This year’s election outcome sent shockwaves throughout the country and left many anxious about the changes that will be made during President-Elect Trump’s term in office. The telecom industry, namely, is one of many that is likely to feel the impact of this presidency. President-elect Trump didn’t release a full technology policy during his campaign, leaving many to infer and wonder about the changes that will be made. Already, we’re seeing some notions of the direction the Trump administration will take based on appointed aides.
Trump has appointed two aides, Jeffery Eisenach and Mark Jamison, to his transition team who have both long criticized net neutrality and various other policies introduced by the FCC under Chairman Tom Wheeler. Eisenach, the first appointed, has conducted research and issued reports about the destructive nature of some of the FCC’s rules, including net neutrality. Jamison, a former Sprint lobbyist, authored an opinion piece criticizing the leadership of the FCC during the Obama administration.
Considering these appointments, all signs point to the concept of net neutrality as we currently know it becoming dismantled. But that’s not all that’s at stake.
Known formally as the Open Internet Order, net neutrality was approved in 2015 to allow the Internet to function as a free and open service and be regulated as a public utility. For consumers, this is beneficial, as it is ultimately aimed at prohibiting discrimination from Internet providers by preventing them from subsidizing the success of various apps, services, and websites that rely on the Internet and its underlying network. However, many operators are opposed to net neutrality as it impacts their ability to drive revenue and profit.
As we embark on a Republican administration, Trump and his advisors will likely move to repeal net neutrality, which isn’t terribly surprising. Trump has mentioned his desire for deregulation and free enterprise, so a rule like net neutrality, which puts such strict regulations on operators, is in direct opposition of that ideology. There’s a chance that net neutrality may not be completely repealed, but the specifics of net neutrality will likely be mitigated or minimized.
Net neutrality has been appealed to the Supreme Court, so its future is still uncertain. However, Trump is anticipated to appoint at least one judge, maybe as many as three, who would all likely be conservative. This could very easily open the door for the Supreme Court to overrule the 2015 decision regarding net neutrality.
Connectivity and the Digital Divide
Net neutrality isn’t the only ruling that could change. Expanded wireless broadband networks and new accessibility requirements are also topics that may be off the table under the Trump administration. In a statement to reporters, Chairman Wheeler noted his dissatisfaction on these specific issues saying:
“It is truly disappointing that 1.4 million Americans living in rural areas without LTE service will continue to be so deprived. They deserve better from this commission. And it is tragic that 1.3 million Americans who are blind and millions more who are visually impaired will not be able to enjoy expanded video description. They deserve better from this commission.”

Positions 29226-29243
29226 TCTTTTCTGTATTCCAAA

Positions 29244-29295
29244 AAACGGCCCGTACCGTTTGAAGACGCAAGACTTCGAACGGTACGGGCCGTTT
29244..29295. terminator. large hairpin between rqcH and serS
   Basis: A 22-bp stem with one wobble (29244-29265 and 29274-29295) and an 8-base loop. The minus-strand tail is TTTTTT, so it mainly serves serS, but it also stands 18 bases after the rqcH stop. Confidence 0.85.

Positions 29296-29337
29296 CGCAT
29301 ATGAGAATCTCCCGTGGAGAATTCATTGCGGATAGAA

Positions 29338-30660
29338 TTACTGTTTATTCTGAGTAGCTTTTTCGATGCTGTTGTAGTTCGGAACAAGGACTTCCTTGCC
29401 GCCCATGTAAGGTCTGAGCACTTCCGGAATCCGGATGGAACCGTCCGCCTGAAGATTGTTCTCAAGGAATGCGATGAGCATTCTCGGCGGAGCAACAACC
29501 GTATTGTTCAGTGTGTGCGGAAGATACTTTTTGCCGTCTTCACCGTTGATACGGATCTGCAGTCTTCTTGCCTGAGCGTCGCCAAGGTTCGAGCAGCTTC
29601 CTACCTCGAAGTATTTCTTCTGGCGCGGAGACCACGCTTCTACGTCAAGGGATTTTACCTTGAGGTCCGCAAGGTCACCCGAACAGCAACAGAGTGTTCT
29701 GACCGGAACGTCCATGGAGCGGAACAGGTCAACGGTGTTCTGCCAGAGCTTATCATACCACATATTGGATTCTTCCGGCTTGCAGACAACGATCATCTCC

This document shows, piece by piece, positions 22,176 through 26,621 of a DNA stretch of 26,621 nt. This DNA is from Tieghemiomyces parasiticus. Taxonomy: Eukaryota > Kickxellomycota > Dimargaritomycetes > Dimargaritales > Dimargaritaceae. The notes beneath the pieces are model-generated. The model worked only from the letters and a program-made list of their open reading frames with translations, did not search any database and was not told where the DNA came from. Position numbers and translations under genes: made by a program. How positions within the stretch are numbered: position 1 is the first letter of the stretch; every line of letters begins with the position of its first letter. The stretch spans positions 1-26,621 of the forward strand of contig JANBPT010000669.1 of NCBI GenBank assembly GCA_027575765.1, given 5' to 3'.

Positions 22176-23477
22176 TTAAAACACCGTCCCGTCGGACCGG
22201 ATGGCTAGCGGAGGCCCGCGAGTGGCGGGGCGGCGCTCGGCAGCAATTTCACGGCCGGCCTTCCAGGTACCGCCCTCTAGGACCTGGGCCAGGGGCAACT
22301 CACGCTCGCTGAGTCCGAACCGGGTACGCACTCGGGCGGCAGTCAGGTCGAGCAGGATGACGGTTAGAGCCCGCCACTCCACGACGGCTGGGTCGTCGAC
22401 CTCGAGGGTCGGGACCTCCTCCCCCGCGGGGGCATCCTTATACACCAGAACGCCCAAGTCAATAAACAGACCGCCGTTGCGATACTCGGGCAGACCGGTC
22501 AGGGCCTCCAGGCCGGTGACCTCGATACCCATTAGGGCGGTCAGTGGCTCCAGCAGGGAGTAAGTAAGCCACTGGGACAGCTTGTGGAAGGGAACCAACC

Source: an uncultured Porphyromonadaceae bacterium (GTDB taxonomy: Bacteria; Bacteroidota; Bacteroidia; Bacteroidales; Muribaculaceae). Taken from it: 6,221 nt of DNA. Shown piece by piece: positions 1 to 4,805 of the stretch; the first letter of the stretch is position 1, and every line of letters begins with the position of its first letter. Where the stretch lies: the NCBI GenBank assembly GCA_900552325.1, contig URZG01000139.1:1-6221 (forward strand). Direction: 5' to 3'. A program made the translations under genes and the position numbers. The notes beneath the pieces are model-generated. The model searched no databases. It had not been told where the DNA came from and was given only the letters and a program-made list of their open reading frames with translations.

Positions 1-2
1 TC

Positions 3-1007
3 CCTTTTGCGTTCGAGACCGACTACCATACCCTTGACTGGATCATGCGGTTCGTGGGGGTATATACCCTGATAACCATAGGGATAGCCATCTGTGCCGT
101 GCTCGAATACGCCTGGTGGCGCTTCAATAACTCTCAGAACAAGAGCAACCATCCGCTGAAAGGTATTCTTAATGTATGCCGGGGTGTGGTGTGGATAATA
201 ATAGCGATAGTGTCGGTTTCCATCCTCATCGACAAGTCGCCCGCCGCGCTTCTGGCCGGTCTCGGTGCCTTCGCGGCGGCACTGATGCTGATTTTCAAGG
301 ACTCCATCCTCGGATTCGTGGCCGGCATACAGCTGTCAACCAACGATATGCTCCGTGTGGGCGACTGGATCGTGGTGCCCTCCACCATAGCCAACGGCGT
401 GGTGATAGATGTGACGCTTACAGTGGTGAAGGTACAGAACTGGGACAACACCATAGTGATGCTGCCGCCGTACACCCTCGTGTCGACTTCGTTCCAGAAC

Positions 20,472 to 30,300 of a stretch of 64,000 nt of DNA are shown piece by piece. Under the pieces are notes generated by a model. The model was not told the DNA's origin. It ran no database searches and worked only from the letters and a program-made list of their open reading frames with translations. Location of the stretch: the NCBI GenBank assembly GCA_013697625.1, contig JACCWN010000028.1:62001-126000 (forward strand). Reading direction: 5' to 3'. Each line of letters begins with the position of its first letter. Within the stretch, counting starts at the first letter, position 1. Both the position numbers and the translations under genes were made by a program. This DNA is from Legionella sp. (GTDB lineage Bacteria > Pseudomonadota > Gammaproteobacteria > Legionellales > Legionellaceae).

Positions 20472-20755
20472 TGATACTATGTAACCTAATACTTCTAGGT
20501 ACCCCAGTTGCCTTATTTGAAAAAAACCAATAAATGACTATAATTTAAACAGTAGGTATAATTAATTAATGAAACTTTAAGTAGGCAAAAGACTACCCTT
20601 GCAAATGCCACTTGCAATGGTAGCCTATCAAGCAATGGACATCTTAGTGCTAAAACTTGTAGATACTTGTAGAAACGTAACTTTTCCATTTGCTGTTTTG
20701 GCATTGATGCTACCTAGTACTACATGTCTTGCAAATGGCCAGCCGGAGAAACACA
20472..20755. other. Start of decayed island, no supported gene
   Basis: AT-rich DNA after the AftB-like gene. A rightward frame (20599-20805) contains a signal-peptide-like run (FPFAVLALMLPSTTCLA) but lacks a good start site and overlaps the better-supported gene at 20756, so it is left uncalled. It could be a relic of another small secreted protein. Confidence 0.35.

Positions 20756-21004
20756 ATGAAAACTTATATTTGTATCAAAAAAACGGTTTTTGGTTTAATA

The first issue mentioned by Wheeler is related to efforts to push high-speed Internet into rural areas and decrease the cost of accessibility to low-income households. To meet this end, it would require significant help from the government, including strict regulations and tax breaks to encourage Internet Service Providers to build out infrastructure in those areas. And while cutting costs still might be an issue under the Trump administration, accessibility could still be attainable.
Other issues on the chopping block include Chairman Wheeler’s proposed set-top box reform, as well as AT&T’s purchase of Time Warner Inc., an issue Trump has been vocal in opposing. These issues, again, are in line with the deregulatory stance Trump has taken towards many government sectors aside from just telecom including military, healthcare, and more.
My Counsel to President-elect Trump
In summation, I want to provide my sincere counsel to the incoming administration with the following:
- First, view telecom, broadband, and the Internet as national assets that should be furthered and allowed to thrive so as to enhance the country’s global competitiveness.
- Second, create an environment leveraging appropriate regulation and de-regulation, as required, to ensure the Internet is able to continue to innovative and evolve. This will be crucial as the Internet increasingly enables the development of connected technologies.
- Third, ensure consumer interests are kept top of mind when building the new telecom regulatory environment.
- Fourth, do not let special interests and lobbyist take control of the country’s telecom and Internet agenda.
- Finally, select FCC nominees who have real world domain operating experience, rather than lawyers and/or lobbyists who have little understanding of the technologies in practice and their subsequent consumer requirements.
I am a strong believer in the greatness of our country, as well as the people tasked to lead it – past and present. I also believe in keeping an open mind and ensuring that America continues to be the leader in technological innovation. I am hopeful that the incoming administration will make the right calls for the country and its people.
Editor’s note: Appointed by the Obama administration, Anurag previously served as a Director of the U.S. National Broadband Task Force (part of the Federal Communications Commission).
Filed Under: Industry regulations